Übermensch, poetry by Manolis Aligizakis


     Παρ’ όλο που ήμασταν μονάχα θνητοί και μάλιστα

με μια θρυαλίδα να μας κρατάει σταθερούς σε σημείο

που πάντα νοσταλγούσαμε κάτι διαφορετικό, όταν

η πόρτα μας ξαφνικά έκλεισε μείναμε έξω στη λιακάδα,

απρόσμενο γεγονός που πάνω του κρατηθήκαμε

σαν σχοινοβάτες πάνω σε τεντωμένο σχοινί αιωρούμενοι

ανάμεσα σε δυο πέρατα ταπεινά μια αρχή κι ένα τέλος

δίχως δόντια, γυμνοί και γιομάτοι ντροπή, ενώ στην παρούσα

στιγμή κακές απομιμήσεις των θεών τους ακι ωραιότατα

αντίγραφα του Υπερανθρώπου ήμασταν, πιαστήκαμε 

από τον προαιώνιο χρόνο, τον σφίξαμε αφάνταστα σφιχτά

κι αφήσαμε το χνάρι μας στο νωπό χώμα, σημάδι πως

κι εμείς περάσαμε από `δω.

     Κι ο Μέγας Μύστης είπε: ‘ Όλα αυτά είναι σωστά.’


Although merely mortals and indeed with a short fuse,

we always yearned for something different, when our

door suddenly shut us outside and in the hot sunshine,

event completely unexpected on which we balanced

ourselves like humble ropewalkers, flimsily hanging

naked and with no teeth, from the stretched rope that

hovered over two ends; we were full of shame while

at the present moment bad imitations of God

excellent copies of our Übermensch onto whom

we attached ourselves so ever tightly and

we made our mark into the moist soil, sign

of our passing through when the Great Initiate

said: ‘all these are done well.


Neo-Hellene Poets, an Anthology of Modern Greek Poetry, 1750-2018

Poem by Odysseus Elytis


Once in a thousand years

         the spirits of the sea

in the darkened seaweed

         in the green pebbles

they plant it and it grows

         before the sunrise

they chant their charms and

         the clover of the sea rises

And whoever finds it does not die

         and whoever finds it does not die

Once in a thousand years

         nightingales sing differently

they don’t laugh nor they cry

         they only say they only say:

once in a thousand years

         love becomes eternal

wish it to be your luck wish it to be your luck

         and this year will bring you success

And from the places of the sky

         it will bring your love

The three leaved sea clover

         whoever finds it, send it to me

whoever finds it, send it to me

         the three leaved sea clover.


George Seferis – Collected Poems


The flowering sea and the mountains in the waning


the great rock near the cactus pear trees and the asphodels

the water pitcher that wouldn’t go dry at the end of the day

and the empty bed near the cypresses and your hair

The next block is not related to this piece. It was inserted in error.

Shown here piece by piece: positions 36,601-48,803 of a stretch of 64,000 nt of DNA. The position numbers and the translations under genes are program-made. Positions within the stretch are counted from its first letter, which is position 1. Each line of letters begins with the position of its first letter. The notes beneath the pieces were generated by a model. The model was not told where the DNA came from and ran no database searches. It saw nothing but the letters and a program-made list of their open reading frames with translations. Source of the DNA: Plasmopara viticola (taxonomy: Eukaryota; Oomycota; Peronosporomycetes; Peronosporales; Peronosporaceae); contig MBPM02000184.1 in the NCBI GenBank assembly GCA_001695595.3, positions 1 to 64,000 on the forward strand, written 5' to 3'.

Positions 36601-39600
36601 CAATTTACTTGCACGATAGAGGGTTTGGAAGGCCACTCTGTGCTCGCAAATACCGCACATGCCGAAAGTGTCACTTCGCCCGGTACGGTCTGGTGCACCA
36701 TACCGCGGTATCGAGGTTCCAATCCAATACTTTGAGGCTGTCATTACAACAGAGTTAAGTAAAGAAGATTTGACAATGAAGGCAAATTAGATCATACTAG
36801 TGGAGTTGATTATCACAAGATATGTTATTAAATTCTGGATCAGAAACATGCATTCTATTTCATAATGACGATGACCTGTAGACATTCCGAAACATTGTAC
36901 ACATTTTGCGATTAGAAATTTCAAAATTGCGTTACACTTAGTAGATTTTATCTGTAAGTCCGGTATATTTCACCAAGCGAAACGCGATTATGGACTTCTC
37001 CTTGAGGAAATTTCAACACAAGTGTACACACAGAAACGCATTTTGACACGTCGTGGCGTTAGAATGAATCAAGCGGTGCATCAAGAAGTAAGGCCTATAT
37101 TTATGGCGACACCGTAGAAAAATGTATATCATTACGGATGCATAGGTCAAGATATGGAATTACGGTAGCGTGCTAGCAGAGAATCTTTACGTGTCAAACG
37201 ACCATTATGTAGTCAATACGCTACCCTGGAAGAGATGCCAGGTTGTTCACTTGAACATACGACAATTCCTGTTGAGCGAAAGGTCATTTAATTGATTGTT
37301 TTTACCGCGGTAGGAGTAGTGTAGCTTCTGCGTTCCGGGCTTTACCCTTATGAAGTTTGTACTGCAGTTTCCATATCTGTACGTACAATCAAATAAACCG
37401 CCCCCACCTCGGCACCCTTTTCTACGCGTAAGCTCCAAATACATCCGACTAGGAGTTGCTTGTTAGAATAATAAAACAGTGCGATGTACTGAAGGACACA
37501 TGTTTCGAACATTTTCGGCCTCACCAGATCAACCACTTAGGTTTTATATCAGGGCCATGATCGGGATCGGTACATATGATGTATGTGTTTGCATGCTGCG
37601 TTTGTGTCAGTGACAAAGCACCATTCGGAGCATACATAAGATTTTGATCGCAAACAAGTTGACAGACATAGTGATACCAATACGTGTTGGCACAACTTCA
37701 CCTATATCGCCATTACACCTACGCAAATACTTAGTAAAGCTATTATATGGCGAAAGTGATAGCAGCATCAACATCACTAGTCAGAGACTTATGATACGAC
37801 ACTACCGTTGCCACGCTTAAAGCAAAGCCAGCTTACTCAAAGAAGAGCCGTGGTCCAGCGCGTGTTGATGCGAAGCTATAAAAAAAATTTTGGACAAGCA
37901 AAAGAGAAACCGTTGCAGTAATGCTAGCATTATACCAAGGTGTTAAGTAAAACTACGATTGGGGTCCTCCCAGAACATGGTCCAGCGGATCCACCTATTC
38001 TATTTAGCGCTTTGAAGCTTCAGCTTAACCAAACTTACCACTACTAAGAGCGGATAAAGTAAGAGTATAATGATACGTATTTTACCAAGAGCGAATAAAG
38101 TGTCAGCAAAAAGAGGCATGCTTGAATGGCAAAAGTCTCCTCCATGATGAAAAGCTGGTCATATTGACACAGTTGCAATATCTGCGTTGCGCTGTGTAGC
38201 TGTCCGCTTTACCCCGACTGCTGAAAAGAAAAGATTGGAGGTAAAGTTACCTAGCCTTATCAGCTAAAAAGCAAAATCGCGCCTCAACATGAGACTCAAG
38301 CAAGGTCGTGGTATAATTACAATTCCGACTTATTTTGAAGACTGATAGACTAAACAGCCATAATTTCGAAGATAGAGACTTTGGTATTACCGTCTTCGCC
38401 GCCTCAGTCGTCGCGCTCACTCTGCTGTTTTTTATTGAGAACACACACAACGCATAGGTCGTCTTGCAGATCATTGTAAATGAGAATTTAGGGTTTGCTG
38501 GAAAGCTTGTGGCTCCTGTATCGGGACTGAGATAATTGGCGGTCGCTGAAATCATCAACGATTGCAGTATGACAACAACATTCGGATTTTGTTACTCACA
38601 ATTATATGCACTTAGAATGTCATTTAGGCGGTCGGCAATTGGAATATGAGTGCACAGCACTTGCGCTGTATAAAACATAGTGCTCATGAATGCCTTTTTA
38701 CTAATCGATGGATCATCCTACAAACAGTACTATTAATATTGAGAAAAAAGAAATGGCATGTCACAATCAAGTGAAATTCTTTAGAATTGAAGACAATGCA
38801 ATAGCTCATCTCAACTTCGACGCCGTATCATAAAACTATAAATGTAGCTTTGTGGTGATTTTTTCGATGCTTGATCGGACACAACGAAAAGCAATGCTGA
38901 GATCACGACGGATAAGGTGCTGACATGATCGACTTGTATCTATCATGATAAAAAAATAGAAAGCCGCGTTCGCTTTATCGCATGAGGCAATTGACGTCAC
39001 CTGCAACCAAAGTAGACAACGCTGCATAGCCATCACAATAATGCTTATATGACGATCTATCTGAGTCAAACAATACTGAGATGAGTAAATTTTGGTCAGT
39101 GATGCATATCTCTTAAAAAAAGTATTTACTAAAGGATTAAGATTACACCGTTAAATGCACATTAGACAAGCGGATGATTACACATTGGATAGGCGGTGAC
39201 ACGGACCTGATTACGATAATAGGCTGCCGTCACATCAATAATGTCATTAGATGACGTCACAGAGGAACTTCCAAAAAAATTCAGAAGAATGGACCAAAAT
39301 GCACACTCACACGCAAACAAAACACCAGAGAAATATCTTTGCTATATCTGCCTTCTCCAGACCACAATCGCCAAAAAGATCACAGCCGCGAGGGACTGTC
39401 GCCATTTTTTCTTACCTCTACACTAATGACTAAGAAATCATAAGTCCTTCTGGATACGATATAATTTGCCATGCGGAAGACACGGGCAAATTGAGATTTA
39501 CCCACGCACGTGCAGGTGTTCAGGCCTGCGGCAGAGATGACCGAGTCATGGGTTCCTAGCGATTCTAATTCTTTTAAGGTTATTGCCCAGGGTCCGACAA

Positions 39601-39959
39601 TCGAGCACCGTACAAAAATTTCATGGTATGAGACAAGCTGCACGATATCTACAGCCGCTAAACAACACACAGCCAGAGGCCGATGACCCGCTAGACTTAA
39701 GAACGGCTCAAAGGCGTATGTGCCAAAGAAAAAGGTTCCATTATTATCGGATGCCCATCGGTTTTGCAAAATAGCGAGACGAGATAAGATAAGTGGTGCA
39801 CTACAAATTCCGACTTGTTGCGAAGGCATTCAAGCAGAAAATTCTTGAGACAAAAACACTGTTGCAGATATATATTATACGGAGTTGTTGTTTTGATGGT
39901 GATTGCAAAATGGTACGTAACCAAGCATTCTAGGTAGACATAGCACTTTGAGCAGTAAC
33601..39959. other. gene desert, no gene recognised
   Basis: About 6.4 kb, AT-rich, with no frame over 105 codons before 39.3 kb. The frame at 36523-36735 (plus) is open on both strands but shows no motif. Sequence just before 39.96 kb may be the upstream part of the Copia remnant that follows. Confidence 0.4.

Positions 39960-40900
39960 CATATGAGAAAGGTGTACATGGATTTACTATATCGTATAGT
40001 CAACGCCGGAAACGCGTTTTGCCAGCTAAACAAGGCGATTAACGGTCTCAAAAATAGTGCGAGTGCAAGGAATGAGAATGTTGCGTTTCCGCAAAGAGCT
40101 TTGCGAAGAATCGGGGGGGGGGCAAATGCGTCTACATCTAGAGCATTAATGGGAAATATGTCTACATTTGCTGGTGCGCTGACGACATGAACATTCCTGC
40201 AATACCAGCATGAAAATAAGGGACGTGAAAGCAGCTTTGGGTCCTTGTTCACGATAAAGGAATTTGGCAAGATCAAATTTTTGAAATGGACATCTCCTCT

golden, the stars of the Swan and that star, Aldebaran.

I got hold of my life, I got hold of my life traveling

among yellow trees in the slanting rain

in silent slopes loaded with beech-tree leaves

no fire on their peaks; it’s getting dark.

I got hold of my life; a line on your left hand

on your knee a scar, perhaps they still exist

in the sand of last summer, perhaps

they’re still there where the north wind blew and I hear

the unfamiliar voice around the frozen lake.

The faces I see don’t ask questions nor does the woman

stooping as she walks breastfeeding her baby.

I climb the mountains; bruised ravines; the snow


plain, up to the far end the snow-covered plain, they ask nothing

nor does the time enslaved in silent chapels, nor

do the hands outstretched to beg, nor the roads.

I got hold of my life whispering in the boundless silence

I no longer know how to speak nor how to think; whispers

like the cypress’ breath that night

like the human voice of the night sea on pebbles

like the memory of your voice saying ‘happiness’.

I close my eyes searching for the secret encounter of waters

under the ice , the smile of the sea, the closed water wells

groping with my veins those veins

           that escape me

there, where the water lilies end and this man

who saunters as though blind on the snow of silence.

I got hold of my life, with him, searching for the water

           that touches you

heavy drops on the green leaves, on your face

in the vacant garden, drops on the motionless cistern

discovering a dead swan with its snow-white wings

living trees and your eyes fixated.

This road has no end, doesn’t change, no matter

           how hard you try

to recall your childhood years, the ones who left


who got lost in their sleep, the pelagic graves

no matter how hard you ask the bodies you loved to stoop

under the hardened branches of the plane trees there

where the naked sun ray stood

and a dog leaped and your heart shuddered

the road has no change; I got hold of my life.

            The snow

and the frozen water in the horses’ hoof-marks.